With each of the pieces we’ve made, we’re targeting a broad audience. We want to appeal to gamers (since they’re currently the most likely to have VR gear), but even more, we want to appeal to people who just like movies and TV. This is why we’ve been so pleased to present our work at film festivals. People have heard of VR, but most people still haven’t experienced it. So, the stories we make first and foremost are built for people who have never done VR before. We have an “on ramp” for the piece that orients our visitor — gives them a framework for the experience — it’s 1680AD, Northern Italy. And then, we teach them just the bare minimum necessary to have the story experience. We teach them how to move around with little teleports we call “blinking,” we demonstrate that their hands can interact with the world, and then we tell them that they will play the part of Caliban: “The scion of a broken lineage, struggling to understand his dark inheritance.” It’s a mystery. It’s a world to explore. A story is there to be found, and your place in it yields some wonderful moments of empathy and, I think, a very new and organic way of experiencing a story. People who go into this world don’t know what to expect, and they come out having a pretty sophisticated understanding of a much larger world, and a sense of generations that have preceded their visit to the place.
In terms of “special effects,” I think that’s the most special. There are all kinds of technical things going on under the hood, but the real magic of the thing is that this “recipe” for storytelling is purely experiential in a way that no other medium has previously achieved. You become this character, you live in this world that moves and changes as you go through it. And there’s a bit at the end, in particular, which engrosses and captures the visitor in a very unique way. I don’t want to give away the ending — it’s quite an effective and wonderful moment of living a narrative.
PB: With Caliban Below, the technology is engaging the viewer in a very immersive, unconventional way. You’ve collaborated with Game of Thrones sound designer Paula Fairfield – how does the use of movement and locations connect to music and sound?
MC: I’m such a big fan of Paula. We’re great friends now, after years of collaboration, and I can’t say enough great things about her. She’s like a magician. So creative, so interested, so able to produce a tapestry of aural experience that is absolutely crucial to the end result. She really fell in love with the power of VR and audio as a medium along the way. I think she’s pretty hooked now, making her own stuff. I’m hoping to collaborate with her on a whole new project she’s dreamed up — we’ll see how that percolates in the coming months.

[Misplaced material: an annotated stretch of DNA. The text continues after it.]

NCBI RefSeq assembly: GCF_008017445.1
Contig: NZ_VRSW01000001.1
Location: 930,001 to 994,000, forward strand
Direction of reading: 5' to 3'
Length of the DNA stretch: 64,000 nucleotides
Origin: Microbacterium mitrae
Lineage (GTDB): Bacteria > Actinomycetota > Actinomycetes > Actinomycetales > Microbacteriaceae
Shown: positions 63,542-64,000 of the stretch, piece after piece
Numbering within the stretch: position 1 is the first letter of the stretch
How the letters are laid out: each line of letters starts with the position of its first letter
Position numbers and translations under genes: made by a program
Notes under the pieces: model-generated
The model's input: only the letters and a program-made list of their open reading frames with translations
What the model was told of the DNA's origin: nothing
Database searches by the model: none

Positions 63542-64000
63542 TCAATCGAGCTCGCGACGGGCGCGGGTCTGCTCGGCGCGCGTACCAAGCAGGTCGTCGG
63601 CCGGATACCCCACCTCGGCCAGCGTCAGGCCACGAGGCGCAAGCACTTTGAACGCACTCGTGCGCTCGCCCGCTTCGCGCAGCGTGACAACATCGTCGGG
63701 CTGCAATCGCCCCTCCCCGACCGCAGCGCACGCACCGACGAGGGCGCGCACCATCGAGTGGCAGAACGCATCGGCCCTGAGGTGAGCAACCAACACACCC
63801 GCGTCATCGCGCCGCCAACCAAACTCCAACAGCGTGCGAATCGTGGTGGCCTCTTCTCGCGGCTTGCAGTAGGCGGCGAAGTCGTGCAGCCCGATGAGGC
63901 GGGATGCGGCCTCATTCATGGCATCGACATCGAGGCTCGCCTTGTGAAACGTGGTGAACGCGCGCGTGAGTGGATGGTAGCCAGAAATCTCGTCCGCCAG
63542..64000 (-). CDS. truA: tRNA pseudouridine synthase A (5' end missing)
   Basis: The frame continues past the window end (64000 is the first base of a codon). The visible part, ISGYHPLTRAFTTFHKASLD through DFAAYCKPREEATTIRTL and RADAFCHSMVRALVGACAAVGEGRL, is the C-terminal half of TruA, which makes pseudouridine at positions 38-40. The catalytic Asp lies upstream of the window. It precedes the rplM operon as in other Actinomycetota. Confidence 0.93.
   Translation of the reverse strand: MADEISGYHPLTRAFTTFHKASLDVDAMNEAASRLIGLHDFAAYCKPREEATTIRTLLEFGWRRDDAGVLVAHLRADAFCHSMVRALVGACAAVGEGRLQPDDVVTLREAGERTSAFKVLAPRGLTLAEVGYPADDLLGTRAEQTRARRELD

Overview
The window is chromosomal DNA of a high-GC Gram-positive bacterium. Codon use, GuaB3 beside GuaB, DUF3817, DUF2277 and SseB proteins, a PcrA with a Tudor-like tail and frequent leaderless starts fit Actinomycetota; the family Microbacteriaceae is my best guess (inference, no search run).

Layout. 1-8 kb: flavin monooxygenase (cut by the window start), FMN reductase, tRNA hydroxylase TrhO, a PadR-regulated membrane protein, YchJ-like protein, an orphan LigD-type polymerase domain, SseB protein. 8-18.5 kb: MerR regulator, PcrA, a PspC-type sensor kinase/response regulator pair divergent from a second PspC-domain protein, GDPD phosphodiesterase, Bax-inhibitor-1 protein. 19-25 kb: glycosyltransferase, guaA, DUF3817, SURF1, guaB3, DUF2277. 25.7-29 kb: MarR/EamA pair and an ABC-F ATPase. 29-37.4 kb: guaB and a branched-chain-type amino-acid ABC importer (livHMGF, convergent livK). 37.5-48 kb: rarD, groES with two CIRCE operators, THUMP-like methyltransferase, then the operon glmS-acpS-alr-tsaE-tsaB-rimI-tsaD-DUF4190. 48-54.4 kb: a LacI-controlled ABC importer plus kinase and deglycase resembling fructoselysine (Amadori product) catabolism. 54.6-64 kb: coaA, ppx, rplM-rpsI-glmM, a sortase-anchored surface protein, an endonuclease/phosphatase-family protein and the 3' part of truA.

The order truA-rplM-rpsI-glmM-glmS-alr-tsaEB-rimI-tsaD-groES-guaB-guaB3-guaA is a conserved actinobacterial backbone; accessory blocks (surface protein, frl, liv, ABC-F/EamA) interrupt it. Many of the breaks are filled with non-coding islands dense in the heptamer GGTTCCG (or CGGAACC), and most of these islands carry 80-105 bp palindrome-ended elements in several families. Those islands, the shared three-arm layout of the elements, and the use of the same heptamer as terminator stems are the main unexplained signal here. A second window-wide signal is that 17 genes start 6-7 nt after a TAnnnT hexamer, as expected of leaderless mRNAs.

Back to your question though, the sound is so massively important to Caliban Below. There are so many tiny details that you feel subconsciously, rather than in the front of your mind. A bird roosting in a ruin, for instance, can be a passing detail, but it instantly fires a host of associations, and helps you understand the world better: “Ah, this place is old; no one cares to clear the birds out. I wonder how long it’s been this way?” Somewhere else, there might be the sound of a trickle of water, and while we may not see it, that too can speak to important backstory. There are thousands of these moments that fly by, and they form a richness that helps sustain a complete illusion.
PB: Where do you see the future of VR?
MC: Oh, great question. We’ve been hoping that VR would take off as a mass medium sooner than it has. I continue to love it, but when you compare the audience size for VR versus TV or movies, the economics of it have been pretty janky.
What I’ve continued to watch for is the “big boys” of the technology continuing to invest in it: Valve, Oculus, HTC, Apple, Google. Their interest in AR and VR evolves over time, but in general, the technology continues to improve. If the tech stagnates, then I think it would be hard to justify sticking with it. As it is, it’s moving slower than I’d like to see. But — and this is a big but — one of these days, it’ll be good enough and cheap enough that I think it finally will break through. That’ll be great to see.
When used right, there really is no medium more potent for transmission of ideas and feelings. And so the future continues to be promising. I think it’ll get here someday, it’s just a question of when. It would be spectacular to see the budget of a Marvel movie funneled into a VR experience. The things you could do with a “proper” budget would be mind-bending and electrifying. With any luck, someday the market economics will support that evolution. Until then, we’ll have to make do. I think the love of the work shines through just fine today. With any luck, more is in store in the not too distant future. Til that fine day!